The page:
Track and field will head to the Wheaton College Twilight Meet this Saturday in their second to last meet before the conference championships.
The Maroons will face off against North Central College, Illinois Wesleyan, Carthage College, UW–Parkside and Wheaton College as the countdown to the UAA championship continues.
The results of the outdoor season have been mixed so far for the Maroons. After a solid second-place finish for both the men’s and women’s teams in their opening meet of the season, the men’s side slipped to ninth at last weekend’s Chicagoland Championship as the women secured a sixth-place finish.
On the men’s side, the distance runners have been the stars of the season so far, while the sprinters and jumpers have struggled with the transition outdoors, with second-year sprinters Theo Benjamin and Jackson Jenkins both having to exit mid-meet due to injury concerns last Saturday.
“In the sprints and the jumps we’re limiting the events some of our kids our going to compete in this weekend just because we’re concerned about their health,” head coach Chris Hall said. “For our distance runners, for a lot of them who ran in their primary event last weekend, they will be taking the weekend off or competing outside of their normal event area, because they had a really good weekend, and they just need to recover a little bit.”
The women, on the other hand, have slightly more cause for optimism. A sixth-place finish at the Chicagolands against D-I and D-II opponents represented a much smoother transition to the outdoor season than was had by the men and will give the squad confidence that they can compete successfully against high-caliber opposition.
Having said that, the women scored only 14 of their 60.50 points in sprinting events last Saturday, which suggests they have not been immune to the problems faced by their male counterparts. However, Hall—though he was disappointed with some of the performances last weekend—thinks part of the problem for the sprinters has been moving to the colder climate of outdoor track, and he doesn’t think Chicago’s conference rivals have coped with the problem much better.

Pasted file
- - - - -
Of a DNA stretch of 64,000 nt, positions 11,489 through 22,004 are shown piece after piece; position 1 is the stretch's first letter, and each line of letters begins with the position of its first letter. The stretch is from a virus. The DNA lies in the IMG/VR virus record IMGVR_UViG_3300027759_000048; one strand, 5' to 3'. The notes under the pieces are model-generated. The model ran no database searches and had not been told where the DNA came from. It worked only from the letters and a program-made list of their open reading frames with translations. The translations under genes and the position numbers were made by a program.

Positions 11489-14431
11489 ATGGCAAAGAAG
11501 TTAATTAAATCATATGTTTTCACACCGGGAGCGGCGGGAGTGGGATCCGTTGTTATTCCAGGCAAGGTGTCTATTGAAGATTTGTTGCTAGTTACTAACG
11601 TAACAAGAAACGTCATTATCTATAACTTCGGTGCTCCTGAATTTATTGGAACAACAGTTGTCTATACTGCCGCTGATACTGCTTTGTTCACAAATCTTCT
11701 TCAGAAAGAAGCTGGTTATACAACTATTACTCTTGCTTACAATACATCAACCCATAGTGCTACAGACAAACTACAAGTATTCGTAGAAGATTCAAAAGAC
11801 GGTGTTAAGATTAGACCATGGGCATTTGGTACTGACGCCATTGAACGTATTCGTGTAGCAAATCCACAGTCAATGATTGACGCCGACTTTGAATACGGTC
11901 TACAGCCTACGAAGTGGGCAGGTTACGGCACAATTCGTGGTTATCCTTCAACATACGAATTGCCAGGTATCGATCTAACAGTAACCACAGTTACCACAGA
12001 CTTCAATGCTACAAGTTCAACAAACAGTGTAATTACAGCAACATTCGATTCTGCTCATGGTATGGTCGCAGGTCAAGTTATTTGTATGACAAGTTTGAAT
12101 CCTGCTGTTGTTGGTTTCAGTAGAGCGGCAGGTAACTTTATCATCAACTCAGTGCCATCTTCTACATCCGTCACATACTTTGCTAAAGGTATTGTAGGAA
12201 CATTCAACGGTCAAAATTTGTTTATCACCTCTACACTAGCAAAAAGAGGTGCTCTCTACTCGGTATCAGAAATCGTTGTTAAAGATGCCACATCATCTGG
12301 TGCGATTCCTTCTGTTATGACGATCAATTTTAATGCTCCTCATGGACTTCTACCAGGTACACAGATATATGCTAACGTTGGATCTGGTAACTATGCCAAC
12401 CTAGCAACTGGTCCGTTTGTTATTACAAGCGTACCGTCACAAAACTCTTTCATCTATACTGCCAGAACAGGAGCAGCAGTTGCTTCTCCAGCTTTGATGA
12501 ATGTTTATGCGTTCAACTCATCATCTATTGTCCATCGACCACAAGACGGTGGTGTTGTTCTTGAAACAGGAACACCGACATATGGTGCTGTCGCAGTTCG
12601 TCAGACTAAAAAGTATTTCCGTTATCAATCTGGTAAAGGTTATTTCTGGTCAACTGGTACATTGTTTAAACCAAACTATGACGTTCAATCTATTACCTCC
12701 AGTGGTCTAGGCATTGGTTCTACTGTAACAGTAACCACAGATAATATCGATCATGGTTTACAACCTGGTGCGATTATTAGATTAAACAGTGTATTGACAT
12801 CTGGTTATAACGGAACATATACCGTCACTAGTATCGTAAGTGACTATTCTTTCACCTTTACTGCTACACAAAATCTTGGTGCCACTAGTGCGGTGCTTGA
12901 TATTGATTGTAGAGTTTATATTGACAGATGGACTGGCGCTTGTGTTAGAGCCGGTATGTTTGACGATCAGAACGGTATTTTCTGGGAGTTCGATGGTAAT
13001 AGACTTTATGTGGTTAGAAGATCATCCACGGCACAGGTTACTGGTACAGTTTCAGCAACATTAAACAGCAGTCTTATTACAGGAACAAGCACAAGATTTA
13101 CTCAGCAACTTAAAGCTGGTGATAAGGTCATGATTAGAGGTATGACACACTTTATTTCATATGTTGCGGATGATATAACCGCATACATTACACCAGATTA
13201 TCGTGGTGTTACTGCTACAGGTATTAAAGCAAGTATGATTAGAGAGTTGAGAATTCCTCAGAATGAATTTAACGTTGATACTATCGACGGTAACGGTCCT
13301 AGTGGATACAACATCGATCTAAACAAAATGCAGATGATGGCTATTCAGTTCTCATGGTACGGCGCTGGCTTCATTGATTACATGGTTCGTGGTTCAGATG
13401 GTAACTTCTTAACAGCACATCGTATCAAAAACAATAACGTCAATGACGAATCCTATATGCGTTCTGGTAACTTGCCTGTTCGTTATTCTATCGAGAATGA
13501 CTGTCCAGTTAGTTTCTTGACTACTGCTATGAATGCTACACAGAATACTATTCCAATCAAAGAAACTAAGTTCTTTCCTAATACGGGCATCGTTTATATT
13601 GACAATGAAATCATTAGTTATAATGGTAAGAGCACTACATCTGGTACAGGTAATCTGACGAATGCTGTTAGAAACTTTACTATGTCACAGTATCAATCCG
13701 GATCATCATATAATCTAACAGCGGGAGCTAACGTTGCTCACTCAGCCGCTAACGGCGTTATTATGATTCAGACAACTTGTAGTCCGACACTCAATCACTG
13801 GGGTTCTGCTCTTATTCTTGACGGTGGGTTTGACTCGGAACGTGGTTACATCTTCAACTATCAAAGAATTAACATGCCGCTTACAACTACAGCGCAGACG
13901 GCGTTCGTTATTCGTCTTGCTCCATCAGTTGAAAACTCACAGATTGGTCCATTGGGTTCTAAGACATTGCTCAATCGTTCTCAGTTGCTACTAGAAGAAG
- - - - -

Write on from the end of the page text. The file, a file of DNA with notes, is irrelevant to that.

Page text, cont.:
“I think a lot of the explosive athletes coming off of indoors and moving into outdoors [have struggled] with the cooler weather,” he said, “and I think the exception to the rule is Emory, who is sitting in a hot climate and probably has a great competition climate every time they go out and we just haven’t had that.
“I’m assuming Carnegie hasn’t had that and Case Western and Brandeis and NYU, as well, and none of them have really had great performances either. So I feel like we’re in a similar boat as those teams, with the one exception of Emory.”
Saturday’s meet will be the smallest Chicago has competed in all season and a little bit of intimacy might be just what the doctor ordered for the Maroons. It’s easy to get caught up in the occasion when there are 18 teams on the track, but that will be no excuse tomorrow.
“As we get further into the season, I think there are higher expectations and there are less excuses,” Hall said. “We’re not knocking the rust off or trying to get back into a competitive mindset. At this point our kids should be in a competitive mindset, so they should feel a little extra pressure knowing the expectations are just a little bit higher. It’s a very good competition [this weekend], all the teams are very complete teams, but it’s not a meet the size of Chicagolands or the Ted Haydon Invite that we hosted earlier this year. It should go a little bit quicker and that sometimes makes it a little bit easier for athletes to focus.”
The Wheaton College Twilight gets under way at 1 p.m. tomorrow.